Thailand is an automobile production hub exporting to other Asian countries, with some models entering western markets as well. Thailand is the world’s largest rice exporter. The major Thai industries are based on crops and include rubber products and textile products, plus food, drink and tobacco processing. Tourism accounts for 8 percent of the country’s GDP but recent political developments could drop that figure in 2010, although tourism has rebounded quicker than most observers expected.

The red shirt protest failed to shaked the Thai economy.

At year’s end, domestic demand surged due to the currency’s strengthening, but the economy remains highly dependent on exports. Infrastructure remains a problem. To that end, the Thai government recently signed an agreement this year with China to develop high-speed railways to improve logistics.

Financing the government is a problem in Thailand due to the large amount of money earned by the “shadow economy” that is not taxed. This money stems from gambling, drugs, prostitution and smuggling. To generate income, the government has always imposed high tariffs on imports. However, with the coming of the Asean Economic Community, tariffs will drop, and it will be of interest to see how the government responds.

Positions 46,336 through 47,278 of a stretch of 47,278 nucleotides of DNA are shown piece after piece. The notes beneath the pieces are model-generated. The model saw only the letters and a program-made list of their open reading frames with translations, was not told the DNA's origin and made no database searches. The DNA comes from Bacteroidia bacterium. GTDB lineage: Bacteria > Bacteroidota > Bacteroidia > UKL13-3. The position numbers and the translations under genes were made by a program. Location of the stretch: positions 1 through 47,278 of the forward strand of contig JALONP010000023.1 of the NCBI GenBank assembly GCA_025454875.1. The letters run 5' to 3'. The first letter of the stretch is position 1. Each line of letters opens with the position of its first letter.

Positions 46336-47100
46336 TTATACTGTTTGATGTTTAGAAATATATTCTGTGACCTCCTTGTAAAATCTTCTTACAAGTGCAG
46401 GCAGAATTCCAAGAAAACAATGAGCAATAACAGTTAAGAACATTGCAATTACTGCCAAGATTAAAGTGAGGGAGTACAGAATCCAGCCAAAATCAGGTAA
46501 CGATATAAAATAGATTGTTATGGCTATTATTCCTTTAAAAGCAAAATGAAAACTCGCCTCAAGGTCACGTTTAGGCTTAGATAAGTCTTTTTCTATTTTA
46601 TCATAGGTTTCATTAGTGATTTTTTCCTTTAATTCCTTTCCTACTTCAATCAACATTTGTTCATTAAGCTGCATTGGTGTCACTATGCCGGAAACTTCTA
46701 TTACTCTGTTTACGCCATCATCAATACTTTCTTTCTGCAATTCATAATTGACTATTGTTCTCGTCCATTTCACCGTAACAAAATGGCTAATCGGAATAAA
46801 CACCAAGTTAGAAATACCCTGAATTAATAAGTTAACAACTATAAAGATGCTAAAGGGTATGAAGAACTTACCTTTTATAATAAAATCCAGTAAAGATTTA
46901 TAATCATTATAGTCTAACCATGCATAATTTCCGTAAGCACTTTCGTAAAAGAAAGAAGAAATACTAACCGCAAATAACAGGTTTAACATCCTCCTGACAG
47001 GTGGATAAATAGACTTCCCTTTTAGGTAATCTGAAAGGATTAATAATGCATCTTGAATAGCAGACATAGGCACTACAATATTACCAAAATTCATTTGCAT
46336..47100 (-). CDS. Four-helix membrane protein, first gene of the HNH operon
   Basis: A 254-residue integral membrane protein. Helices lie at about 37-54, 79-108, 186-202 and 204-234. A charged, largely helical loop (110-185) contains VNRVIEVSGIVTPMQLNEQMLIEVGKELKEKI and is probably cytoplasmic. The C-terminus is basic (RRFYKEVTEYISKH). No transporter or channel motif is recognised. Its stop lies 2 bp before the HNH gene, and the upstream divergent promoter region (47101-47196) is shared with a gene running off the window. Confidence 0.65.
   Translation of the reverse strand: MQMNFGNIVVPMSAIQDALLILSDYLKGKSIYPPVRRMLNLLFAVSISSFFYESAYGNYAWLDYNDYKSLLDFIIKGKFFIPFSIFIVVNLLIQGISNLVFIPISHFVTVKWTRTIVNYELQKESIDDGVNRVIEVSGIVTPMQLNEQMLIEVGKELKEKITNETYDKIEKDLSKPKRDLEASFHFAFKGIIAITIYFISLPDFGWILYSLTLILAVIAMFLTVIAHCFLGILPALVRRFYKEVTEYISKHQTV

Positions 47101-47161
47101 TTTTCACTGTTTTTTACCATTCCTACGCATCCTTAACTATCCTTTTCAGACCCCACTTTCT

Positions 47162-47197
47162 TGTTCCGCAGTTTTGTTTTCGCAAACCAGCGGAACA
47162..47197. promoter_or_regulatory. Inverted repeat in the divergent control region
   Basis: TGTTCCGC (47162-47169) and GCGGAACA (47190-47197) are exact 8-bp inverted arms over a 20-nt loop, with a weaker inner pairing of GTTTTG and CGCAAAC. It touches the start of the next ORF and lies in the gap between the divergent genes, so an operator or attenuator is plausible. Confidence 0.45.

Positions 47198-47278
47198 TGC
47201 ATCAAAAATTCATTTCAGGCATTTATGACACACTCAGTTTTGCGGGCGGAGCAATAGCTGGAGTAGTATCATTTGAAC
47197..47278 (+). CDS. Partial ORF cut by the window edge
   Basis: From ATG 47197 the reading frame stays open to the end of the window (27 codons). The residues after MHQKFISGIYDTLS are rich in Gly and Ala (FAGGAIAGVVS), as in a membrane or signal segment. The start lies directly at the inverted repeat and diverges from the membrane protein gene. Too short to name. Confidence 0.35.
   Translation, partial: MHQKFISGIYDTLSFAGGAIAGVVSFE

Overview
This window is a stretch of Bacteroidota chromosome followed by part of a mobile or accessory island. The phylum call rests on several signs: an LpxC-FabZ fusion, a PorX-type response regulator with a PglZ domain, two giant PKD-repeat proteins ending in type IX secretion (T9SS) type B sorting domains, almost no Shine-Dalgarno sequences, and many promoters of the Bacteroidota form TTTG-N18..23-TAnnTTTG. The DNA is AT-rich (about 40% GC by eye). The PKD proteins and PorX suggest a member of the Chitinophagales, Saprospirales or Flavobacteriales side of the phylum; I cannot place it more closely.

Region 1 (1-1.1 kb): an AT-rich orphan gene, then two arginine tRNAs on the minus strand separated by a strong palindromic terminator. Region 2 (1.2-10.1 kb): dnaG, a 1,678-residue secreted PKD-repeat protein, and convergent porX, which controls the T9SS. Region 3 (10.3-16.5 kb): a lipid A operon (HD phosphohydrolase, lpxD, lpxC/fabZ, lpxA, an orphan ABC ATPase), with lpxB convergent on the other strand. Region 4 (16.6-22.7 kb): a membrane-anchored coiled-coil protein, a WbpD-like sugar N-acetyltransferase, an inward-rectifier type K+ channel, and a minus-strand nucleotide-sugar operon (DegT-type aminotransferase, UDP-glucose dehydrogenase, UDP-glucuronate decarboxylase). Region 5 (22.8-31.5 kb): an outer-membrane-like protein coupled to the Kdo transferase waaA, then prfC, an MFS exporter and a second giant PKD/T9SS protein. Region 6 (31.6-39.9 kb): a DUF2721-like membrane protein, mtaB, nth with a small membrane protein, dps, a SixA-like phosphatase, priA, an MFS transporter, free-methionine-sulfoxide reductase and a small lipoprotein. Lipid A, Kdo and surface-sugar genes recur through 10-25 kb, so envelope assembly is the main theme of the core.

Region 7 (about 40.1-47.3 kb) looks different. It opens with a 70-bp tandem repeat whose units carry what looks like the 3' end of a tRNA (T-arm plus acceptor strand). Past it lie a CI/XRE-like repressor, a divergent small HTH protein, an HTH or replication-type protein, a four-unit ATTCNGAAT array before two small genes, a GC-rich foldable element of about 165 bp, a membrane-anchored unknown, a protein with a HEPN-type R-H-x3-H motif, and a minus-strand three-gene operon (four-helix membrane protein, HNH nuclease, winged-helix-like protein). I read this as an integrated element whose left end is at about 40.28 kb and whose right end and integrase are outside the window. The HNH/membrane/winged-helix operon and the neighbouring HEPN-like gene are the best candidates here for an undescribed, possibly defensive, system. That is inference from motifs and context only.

Enforcement of existing laws has always been a problem in Thailand, and proper law enforcement could channel more revenue into the economy. Political: Thailand is a constitutional monarchy with a parliamentary system. The Thai king, King Bhumibol, is the longest serving monarch in the world and celebrates his birthday on December 6. He is the only king that most Thais know, but there is a sense of apprehension because of concerns his succession may be complicated at a time of heightened political tension. A state of emergency was put in place throughout the country but has been gradually lifted except for Bangkok, where sporadic bombings of a minor nature have occurred.